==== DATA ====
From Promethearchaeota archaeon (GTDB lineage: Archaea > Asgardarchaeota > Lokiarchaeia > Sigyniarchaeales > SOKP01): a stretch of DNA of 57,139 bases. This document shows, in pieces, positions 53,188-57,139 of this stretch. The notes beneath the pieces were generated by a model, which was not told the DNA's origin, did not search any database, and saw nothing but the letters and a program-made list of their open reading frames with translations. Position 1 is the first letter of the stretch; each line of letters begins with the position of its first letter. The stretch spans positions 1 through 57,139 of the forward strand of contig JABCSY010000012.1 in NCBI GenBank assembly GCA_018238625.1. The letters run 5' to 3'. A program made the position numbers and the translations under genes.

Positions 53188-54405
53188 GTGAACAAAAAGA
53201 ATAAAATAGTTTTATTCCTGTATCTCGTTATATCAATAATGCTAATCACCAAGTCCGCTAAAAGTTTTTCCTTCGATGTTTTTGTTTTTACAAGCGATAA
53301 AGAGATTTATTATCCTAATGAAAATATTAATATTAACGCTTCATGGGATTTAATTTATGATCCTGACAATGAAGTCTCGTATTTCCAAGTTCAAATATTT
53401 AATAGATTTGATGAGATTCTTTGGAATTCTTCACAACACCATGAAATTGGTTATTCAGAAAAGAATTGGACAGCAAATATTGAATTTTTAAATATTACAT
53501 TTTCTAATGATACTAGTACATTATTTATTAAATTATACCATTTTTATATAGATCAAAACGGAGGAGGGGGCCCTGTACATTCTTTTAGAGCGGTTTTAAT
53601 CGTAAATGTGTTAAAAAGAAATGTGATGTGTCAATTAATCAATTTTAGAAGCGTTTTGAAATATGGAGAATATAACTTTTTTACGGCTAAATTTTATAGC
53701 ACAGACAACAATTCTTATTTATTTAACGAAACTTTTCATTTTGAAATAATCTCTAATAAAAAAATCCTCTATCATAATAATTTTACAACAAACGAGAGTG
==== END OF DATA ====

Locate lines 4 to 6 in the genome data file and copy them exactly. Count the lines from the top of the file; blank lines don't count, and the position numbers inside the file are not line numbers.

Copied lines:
53201 ATAAAATAGTTTTATTCCTGTATCTCGTTATATCAATAATGCTAATCACCAAGTCCGCTAAAAGTTTTTCCTTCGATGTTTTTGTTTTTACAAGCGATAA
53301 AGAGATTTATTATCCTAATGAAAATATTAATATTAACGCTTCATGGGATTTAATTTATGATCCTGACAATGAAGTCTCGTATTTCCAAGTTCAAATATTT
53401 AATAGATTTGATGAGATTCTTTGGAATTCTTCACAACACCATGAAATTGGTTATTCAGAAAAGAATTGGACAGCAAATATTGAATTTTTAAATATTACAT